Some 300 lots from the Lewisham home of the Anglo-American art and antiques dealer will be sold in a single-owner sale at Sworders on February 22.
For the Warner Dailey the collecting habit began young. An only child born in New Jersey in 1945, he was trading badges in pre-school before graduating to stamps and shells. After moving to London with $1000 and a promise of a job on the front counter at Christie’s in 1968, he spent the 70s and 80s working as a ‘runner’, driving a Mercedes estate around the South of England, filling it with objects that ranged from the best in Russian object d’art to the weird and wonderful. His clients included the American publishing magnate and Fabergé fanatic Malcolm Forbes who paid him a retainer to find items for him.
Having bought and sold an estimated 100,000 objects in his career, Dailey’s home in southeast London groans under the weight of pictures, natural history specimens, tribal art, exotic textiles and objects that just demand to be picked up and studied.
“Collecting has been almost everything in my life. It is a constant stimulation that you can’t get from anything else. What I value most is the gathering, the learning and the experience of what these objects give you.” The three words he uses to describe the collection are ‘historic, eclectic, and unusual’.
Estimates at Sworders’ sale range from £300-400 for an early 19th century iron anti-slavery tobacco box retaining its original white on green paintwork to £16,000-£20,000 for a fine pair of silver-mounted 16-bore flintlock holster pistols engraved with the mermaid crest of Lord Byron’s father.
Dailey has a deep emotional connection to objects that come with a narrative – a story about ownership, an individual or a culture. Throughout his career he kept careful notes regarding his purchases to ensure the details were not lost.
A straw work box in the form of a book (estimate £800-£1,200) tells the story of the early 19th century French prisoner-of-war who made it but also its more recent ownership history in the collection of John Paul Getty Jr. The box, given by Getty to the heiress and fashion model Nicky Samuel during London’s Swinging Sixties, entered Dailey’s collection on October 20, 2014.
Among his personal favourites is a small leather bag that holds several objects including rings, bracelets, a tooth filling, and a label recording the items were found in the stomach of a man-eating crocodile shot in the Ganges in 1915. Formerly in the collection of Jan and Craig Finch, it comes for sale with an estimate of £700 - £900.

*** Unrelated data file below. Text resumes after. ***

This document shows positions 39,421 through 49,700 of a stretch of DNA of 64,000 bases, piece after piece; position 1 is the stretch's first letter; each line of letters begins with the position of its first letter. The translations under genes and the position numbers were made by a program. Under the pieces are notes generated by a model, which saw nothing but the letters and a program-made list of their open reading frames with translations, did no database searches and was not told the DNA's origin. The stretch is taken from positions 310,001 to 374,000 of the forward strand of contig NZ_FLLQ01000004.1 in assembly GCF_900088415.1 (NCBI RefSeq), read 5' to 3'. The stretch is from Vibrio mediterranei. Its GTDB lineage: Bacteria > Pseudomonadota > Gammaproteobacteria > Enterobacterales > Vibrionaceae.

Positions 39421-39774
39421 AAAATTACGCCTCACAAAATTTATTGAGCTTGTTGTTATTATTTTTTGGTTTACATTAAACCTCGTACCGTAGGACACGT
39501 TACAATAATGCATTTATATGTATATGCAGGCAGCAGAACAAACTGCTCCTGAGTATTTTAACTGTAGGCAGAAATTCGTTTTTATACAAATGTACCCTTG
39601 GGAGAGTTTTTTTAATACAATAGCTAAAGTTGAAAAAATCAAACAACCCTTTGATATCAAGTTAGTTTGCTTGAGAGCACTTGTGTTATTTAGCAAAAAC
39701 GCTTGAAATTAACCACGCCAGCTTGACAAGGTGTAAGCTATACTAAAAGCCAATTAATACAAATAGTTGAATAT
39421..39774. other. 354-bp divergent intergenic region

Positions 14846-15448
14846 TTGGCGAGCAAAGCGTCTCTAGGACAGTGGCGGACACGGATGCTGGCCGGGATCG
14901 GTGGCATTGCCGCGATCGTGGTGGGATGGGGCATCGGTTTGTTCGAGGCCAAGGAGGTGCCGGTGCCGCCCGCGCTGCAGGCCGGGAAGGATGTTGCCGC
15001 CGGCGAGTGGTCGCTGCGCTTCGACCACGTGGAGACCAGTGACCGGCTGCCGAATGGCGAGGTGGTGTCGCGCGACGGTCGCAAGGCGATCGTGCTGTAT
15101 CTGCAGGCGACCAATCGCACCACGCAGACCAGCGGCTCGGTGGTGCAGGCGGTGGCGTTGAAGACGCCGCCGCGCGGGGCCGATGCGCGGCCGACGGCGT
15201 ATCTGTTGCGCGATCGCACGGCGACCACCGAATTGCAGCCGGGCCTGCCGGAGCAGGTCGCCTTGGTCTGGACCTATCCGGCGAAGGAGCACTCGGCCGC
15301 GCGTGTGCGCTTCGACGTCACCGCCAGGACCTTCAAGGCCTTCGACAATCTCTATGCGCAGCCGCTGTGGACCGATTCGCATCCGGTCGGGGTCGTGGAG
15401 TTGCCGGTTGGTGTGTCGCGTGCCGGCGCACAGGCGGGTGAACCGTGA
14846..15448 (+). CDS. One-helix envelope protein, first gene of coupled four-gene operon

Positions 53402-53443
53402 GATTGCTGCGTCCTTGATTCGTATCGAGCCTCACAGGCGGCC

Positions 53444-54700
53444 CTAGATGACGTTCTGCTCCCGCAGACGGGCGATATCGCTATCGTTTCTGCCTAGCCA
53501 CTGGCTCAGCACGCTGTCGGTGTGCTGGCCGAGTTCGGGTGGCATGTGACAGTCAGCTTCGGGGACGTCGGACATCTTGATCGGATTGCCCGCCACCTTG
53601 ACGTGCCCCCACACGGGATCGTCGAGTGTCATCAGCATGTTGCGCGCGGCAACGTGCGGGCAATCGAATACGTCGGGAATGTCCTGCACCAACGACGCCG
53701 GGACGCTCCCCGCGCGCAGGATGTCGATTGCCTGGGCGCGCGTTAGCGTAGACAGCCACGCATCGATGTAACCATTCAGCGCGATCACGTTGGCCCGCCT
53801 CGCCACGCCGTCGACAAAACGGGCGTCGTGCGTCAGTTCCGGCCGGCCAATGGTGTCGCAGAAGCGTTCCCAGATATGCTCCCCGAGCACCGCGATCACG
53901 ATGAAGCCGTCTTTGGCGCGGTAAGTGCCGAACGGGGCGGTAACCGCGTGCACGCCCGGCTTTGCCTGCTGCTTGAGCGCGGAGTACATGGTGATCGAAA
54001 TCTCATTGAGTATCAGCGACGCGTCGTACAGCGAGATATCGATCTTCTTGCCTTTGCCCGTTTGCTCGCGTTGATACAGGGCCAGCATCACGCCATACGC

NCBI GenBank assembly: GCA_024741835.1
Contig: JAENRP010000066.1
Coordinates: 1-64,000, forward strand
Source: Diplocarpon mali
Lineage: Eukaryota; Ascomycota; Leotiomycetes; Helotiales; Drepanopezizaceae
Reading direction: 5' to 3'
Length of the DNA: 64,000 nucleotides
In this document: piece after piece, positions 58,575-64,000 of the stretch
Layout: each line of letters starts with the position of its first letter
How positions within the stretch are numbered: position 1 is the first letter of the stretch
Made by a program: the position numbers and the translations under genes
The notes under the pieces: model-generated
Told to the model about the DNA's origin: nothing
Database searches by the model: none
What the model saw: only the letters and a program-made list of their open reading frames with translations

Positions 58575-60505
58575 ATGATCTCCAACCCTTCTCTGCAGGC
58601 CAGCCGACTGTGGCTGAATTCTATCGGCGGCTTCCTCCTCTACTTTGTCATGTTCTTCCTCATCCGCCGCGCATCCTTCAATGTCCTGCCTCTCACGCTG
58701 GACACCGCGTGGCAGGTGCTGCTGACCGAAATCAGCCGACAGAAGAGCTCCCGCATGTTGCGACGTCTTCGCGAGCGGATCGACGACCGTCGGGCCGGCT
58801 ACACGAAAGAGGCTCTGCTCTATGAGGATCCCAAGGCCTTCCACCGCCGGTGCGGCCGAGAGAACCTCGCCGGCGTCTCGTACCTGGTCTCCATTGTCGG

Dailey tells the story that his love of objects suited to the kuntskammer or the souk was inspired by a childhood visit to the home of a retired sea captain on Long Island. “There were all these wonderful things, from the jaw of a sperm whale to a Maori tattooed head, and I thought, one day I want to have a house and collection like this.
One of several maritime lots in the sale are the seaman's papers of Charles Green (1888-1974) documenting his life at sea including two years with Shackleton in Antarctica as part of the Imperial Trans-Antarctic Expedition in 1914-16.
Green was the ship's cook and among the men who remained on Elephant Island when Shackleton and five crew sailed to a whaling station in South Georgia, returning to save the entire crew three months later. Acquired from a dealer Laurence Langford, it is estimated at £400-£600.
Expected to bring £1000-£1500 is a Victorian oak and gunmetal walking stick engraved to the knop with a view of ships at sea and to the collar with the inscription Mary Rose Sunk 1545 Raised 1840.
It was probably made from materials salvaged from the wreck of Henry VIII’s flagship by Charles and John Deane. Contracted to remove wrecks from the Solent by the Admiralty, they developed the first practical diving suit in 1837 with assistance of Augustus Siebe.